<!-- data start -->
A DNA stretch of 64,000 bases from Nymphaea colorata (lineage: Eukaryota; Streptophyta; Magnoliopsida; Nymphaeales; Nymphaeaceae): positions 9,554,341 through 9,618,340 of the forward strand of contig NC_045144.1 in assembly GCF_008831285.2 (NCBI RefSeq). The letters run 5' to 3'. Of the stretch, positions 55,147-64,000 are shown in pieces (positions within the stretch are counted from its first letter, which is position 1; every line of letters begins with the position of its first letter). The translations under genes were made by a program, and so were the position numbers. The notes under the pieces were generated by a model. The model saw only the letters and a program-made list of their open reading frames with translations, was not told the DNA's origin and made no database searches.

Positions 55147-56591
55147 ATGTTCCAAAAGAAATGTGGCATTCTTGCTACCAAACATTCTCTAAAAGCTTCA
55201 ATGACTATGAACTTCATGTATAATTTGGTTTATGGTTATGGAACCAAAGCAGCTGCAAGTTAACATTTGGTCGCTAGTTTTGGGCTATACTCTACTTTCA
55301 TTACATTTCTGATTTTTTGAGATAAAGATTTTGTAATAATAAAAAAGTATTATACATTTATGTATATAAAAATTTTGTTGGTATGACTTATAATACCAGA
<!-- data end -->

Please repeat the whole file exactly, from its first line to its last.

A DNA stretch of 64,000 bases from Nymphaea colorata (lineage: Eukaryota; Streptophyta; Magnoliopsida; Nymphaeales; Nymphaeaceae): positions 9,554,341 through 9,618,340 of the forward strand of contig NC_045144.1 in assembly GCF_008831285.2 (NCBI RefSeq). The letters run 5' to 3'. Of the stretch, positions 55,147-64,000 are shown in pieces (positions within the stretch are counted from its first letter, which is position 1; every line of letters begins with the position of its first letter). The translations under genes were made by a program, and so were the position numbers. The notes under the pieces were generated by a model. The model saw only the letters and a program-made list of their open reading frames with translations, was not told the DNA's origin and made no database searches.

Positions 55147-56591
55147 ATGTTCCAAAAGAAATGTGGCATTCTTGCTACCAAACATTCTCTAAAAGCTTCA
55201 ATGACTATGAACTTCATGTATAATTTGGTTTATGGTTATGGAACCAAAGCAGCTGCAAGTTAACATTTGGTCGCTAGTTTTGGGCTATACTCTACTTTCA
55301 TTACATTTCTGATTTTTTGAGATAAAGATTTTGTAATAATAAAAAAGTATTATACATTTATGTATATAAAAATTTTGTTGGTATGACTTATAATACCAGA